Road trips with coworkers can have their awkward silences. Long, awkward silences.
I’m not going to lie, I come from a long line of men of few words. Marcel Marceau was chatty in comparison to some of my relatives. Long silences are not a problem for me.
However, for my coworkers, I try my best to engage in small talk, or at least play music to keep the quiet at a minimum during extended car rides.
Although many of us have varied tastes in music, there is one artist who bridges the gap better than others, John Prine. Prine, a singer / songwriter who passed away three years ago, was poignant, funny, sarcastic, and honest. From his first album to his last (both outstanding), Prine spoke from the heart in a way that resonated with listeners young and old.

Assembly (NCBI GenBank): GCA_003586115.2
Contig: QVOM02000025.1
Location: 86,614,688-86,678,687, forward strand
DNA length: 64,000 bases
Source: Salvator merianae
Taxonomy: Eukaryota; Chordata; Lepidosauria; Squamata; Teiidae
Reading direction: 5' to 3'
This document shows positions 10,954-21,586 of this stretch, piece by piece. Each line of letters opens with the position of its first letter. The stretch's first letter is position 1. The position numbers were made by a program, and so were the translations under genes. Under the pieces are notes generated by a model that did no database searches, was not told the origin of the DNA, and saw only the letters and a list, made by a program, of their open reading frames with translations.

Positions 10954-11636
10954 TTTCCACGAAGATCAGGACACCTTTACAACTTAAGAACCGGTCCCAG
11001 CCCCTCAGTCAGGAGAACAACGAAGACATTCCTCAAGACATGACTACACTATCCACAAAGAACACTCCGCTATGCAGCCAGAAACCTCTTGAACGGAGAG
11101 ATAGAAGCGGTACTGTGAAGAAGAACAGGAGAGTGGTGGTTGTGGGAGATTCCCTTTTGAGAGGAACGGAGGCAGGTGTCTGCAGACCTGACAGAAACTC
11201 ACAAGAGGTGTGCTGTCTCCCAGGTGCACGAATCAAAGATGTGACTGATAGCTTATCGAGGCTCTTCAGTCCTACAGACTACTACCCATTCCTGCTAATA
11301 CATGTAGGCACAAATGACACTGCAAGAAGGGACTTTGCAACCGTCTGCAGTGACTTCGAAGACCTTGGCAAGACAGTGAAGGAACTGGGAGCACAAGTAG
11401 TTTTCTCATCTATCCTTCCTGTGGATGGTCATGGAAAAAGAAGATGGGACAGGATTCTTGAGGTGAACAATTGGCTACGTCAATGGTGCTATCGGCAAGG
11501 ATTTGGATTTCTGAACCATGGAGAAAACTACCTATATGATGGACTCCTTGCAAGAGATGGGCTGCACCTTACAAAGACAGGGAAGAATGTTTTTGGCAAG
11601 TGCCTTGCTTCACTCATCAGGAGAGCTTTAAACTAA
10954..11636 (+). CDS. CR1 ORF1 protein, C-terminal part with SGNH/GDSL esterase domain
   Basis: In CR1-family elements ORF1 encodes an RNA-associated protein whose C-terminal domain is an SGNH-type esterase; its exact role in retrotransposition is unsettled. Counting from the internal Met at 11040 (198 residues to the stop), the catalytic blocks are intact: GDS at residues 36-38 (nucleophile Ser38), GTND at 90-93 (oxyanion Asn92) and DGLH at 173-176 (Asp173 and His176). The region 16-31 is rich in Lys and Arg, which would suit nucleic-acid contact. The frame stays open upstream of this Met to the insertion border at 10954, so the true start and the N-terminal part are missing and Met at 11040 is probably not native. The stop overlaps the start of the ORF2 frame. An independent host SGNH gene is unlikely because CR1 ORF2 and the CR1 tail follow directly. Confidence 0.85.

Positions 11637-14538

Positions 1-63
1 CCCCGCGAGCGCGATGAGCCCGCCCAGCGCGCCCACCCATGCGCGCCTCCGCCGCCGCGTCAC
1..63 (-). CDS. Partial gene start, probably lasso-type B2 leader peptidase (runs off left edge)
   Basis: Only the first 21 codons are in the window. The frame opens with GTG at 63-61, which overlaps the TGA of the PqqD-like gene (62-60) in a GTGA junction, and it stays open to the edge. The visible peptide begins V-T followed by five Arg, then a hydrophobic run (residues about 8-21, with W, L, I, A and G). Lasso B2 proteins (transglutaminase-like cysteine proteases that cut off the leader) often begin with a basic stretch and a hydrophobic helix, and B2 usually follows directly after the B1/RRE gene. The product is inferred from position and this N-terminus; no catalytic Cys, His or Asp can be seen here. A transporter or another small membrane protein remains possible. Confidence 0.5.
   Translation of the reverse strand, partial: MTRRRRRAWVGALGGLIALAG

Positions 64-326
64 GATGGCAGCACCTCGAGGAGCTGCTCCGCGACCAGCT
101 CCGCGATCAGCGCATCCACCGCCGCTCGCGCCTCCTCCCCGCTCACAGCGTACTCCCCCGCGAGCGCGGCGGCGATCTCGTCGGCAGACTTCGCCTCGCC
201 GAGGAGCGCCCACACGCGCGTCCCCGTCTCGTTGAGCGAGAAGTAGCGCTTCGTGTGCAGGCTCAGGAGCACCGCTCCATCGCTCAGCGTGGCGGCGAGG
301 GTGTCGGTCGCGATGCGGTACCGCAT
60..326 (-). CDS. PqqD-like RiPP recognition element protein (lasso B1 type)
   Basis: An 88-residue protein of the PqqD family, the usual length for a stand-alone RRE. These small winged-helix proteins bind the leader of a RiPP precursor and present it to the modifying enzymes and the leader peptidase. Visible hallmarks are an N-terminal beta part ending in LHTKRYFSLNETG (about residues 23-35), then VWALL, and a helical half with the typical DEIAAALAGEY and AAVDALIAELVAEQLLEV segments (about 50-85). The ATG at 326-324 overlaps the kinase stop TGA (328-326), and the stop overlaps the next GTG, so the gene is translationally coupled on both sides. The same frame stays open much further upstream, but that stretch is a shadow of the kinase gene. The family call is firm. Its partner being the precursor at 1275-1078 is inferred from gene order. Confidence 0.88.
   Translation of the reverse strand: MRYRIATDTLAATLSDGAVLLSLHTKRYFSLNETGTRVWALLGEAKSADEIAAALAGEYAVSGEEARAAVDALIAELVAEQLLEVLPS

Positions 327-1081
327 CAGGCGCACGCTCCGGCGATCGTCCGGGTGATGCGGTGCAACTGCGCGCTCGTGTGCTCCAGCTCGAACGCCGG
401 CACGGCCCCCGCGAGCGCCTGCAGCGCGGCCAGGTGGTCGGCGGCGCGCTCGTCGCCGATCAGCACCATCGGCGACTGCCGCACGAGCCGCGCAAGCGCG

While I listened to a good amount of Prine in high school (made me an absolute chick magnet), I did not start hearing what he was really singing about until I had a career and was a husband and father. There are songs of Prine’s which carry different meanings for what stage of life you are in, which is part of the reason his music rings true to so many.
A car trip last week with three coworkers to the Midwest Art Conservation Center was a perfect example of that. Although curator of collections Amalia Wojciechowski, curator of exhibitions Shannon Pueschner, and project coordinator Holly Van Eperen are not known for their awkward silences, music helped bridge the gap between coworkers on the long drive to and from Minneapolis. It was Paradise . . .